I get hit with this question all of the time. A few months ago, I had a commercial flooring contractor put a pencil to it and after all the work to "strip" (sand) the wax and then skimcoat - it's about a wash cost wise to just remove the tile.

    I've seen all sorts of goofy issues over the years when somebody didn't want to take out existing VCT that "was down good". Denting in the underlayer of tile, adhesive displacement caused by little pre-school age kids sitting in school chairs in an elementary school (due to what Elmer said above), dis-bonding of the underlying tile because the patch pulled it right out of the old adhesive (that one actually happened right here in our office). I get time frames but as many times as I've had to go into that room full of suits and explain what happened - those people who are pushing the schedule never seem to remember those conversations when the hammer drops.

    PS - the one in our office was about 20 years ago and I was involved personally with the attempt to tear it out. We were using a heavy demo machine and it was coming out slow in dime size pieces it was stuck down so hard. 3 months later, I could walk around and pull up both the old and new tile in whole pieces with one finger because the patch (Webcrete 95) had pulled the old tile right out of the glue.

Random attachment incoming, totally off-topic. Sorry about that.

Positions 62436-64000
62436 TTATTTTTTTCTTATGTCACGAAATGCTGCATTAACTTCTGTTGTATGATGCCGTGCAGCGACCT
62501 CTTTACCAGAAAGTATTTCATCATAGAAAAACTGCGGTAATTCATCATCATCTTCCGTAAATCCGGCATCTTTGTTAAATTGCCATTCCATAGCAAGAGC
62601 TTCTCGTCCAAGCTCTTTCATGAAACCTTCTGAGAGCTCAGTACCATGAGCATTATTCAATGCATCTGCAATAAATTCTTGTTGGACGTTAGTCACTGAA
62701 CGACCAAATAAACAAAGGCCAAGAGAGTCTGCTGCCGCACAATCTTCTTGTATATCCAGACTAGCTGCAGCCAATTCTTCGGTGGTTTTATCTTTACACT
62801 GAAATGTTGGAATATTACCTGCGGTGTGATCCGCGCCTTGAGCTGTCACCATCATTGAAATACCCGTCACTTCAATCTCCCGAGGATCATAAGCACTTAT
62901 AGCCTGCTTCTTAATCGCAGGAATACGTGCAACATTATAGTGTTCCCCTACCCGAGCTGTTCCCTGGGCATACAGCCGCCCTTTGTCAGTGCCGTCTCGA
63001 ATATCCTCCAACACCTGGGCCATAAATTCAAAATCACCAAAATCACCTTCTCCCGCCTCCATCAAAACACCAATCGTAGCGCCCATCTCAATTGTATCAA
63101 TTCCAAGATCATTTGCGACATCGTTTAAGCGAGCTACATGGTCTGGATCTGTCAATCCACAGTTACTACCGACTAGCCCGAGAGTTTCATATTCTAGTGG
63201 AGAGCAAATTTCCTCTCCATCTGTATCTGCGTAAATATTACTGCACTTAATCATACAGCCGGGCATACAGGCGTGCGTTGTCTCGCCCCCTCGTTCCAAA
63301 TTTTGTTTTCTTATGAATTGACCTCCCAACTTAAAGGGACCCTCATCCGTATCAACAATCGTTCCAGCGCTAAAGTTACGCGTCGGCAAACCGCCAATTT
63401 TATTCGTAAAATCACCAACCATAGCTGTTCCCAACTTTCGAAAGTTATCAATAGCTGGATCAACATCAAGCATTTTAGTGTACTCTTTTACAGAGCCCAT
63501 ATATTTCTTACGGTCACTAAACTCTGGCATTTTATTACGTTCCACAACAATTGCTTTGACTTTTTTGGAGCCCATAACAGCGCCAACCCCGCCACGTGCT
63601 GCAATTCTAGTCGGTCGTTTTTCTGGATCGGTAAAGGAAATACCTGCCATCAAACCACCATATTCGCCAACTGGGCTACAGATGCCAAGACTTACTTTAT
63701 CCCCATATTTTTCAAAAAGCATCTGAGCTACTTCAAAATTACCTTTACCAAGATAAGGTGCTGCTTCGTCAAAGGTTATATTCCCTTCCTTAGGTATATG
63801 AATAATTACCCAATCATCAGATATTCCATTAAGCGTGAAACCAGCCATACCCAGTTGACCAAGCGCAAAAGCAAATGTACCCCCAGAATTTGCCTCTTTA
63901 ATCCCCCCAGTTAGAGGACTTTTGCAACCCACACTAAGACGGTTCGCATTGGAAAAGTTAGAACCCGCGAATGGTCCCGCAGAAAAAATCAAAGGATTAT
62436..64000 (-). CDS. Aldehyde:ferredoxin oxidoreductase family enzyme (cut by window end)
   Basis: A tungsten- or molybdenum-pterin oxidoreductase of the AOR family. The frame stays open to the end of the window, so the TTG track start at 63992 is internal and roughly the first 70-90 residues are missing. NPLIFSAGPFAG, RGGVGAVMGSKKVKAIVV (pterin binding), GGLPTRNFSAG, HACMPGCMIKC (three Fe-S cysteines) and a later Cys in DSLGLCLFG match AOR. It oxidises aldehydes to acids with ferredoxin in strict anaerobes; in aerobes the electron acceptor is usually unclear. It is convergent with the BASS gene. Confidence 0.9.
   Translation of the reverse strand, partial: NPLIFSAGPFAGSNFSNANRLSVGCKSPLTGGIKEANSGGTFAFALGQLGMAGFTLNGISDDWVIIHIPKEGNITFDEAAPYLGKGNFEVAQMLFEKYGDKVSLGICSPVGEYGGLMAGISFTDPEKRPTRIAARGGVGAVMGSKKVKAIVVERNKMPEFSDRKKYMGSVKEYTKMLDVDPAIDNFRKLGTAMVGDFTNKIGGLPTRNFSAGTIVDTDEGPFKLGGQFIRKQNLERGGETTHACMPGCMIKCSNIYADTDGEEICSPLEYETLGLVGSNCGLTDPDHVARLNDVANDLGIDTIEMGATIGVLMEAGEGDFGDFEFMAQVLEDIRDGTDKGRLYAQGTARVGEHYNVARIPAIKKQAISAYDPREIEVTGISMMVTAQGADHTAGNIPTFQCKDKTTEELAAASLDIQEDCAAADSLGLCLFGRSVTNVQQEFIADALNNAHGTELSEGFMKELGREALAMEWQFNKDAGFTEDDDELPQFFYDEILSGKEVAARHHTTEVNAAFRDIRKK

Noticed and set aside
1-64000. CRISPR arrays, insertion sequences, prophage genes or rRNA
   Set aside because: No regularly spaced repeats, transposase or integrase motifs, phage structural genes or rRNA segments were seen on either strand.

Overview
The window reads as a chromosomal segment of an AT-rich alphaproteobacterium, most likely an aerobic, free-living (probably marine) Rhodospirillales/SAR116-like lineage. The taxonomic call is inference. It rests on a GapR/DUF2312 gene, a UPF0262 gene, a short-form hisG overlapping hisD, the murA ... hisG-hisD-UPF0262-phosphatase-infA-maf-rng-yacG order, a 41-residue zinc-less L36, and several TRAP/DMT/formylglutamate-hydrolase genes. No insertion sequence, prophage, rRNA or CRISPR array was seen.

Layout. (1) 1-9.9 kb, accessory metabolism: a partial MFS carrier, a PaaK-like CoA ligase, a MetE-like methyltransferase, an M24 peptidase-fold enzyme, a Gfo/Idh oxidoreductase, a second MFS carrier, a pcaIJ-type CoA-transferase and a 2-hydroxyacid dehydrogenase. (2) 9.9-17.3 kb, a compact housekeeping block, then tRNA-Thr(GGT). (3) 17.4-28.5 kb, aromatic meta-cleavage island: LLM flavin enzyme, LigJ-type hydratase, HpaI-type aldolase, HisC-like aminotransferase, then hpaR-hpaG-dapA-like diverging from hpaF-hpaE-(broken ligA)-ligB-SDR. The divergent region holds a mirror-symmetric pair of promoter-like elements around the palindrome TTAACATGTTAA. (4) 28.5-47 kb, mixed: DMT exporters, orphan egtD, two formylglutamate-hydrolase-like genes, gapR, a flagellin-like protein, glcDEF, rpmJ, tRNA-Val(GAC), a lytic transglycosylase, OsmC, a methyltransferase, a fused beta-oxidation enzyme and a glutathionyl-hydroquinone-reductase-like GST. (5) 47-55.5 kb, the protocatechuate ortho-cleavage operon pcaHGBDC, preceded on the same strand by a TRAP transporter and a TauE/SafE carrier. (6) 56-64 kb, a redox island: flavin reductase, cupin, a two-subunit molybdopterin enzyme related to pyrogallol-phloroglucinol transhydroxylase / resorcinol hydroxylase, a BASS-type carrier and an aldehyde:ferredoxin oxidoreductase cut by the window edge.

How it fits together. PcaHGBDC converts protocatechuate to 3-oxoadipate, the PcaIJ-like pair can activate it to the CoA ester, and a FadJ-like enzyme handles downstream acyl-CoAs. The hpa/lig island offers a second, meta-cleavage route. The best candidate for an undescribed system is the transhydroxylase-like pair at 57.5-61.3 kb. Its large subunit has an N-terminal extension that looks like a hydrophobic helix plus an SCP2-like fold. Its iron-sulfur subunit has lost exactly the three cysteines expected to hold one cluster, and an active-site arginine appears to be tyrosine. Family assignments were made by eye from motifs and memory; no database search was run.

• Informative Informative x 1
  13. kwfloors

    kwfloors Fuzz on the brain Charter Member Senior Member

    We always had the school janitors strip the wax off. One time they didn't and we were glueing carpet in, the glue wouldn't flash. Even 3 hrs later it looked like we just spread it.
    • Agree Agree x 1
  14. phil verre

    phil verre I Support TFP

    If time is important maybe look into a product like Versashield
  15. Chris 45

    Chris 45 Director of P.R. on some deserted island. I Support TFP

    I don’t miss commercial work one bit. Crazy timelines and unrealistic budgets but you still gotta be willing and able to throw that Hail Mary pass and are expected to nail it every single time.
    • Agree Agree x 2
  16. Incognito

    Incognito No more Mr. Nice Guy! I Support TFP Senior Member

    For the cost and time to install Versashield I could burn through a lot of 12 grit sandpaper.

    I want to confirm what Elmer says above. You NEED to at the very least get nearly all the wax off, either stripping or sanding. I don't like to skim over VCT so I'd rather have the apprentice/helper spend an hour or two per 1K square feet on the sander. If you have to patch that's a VERY bad sign that this floor isn't appropriate for an overlay. Screw that nonsense. Been there done that.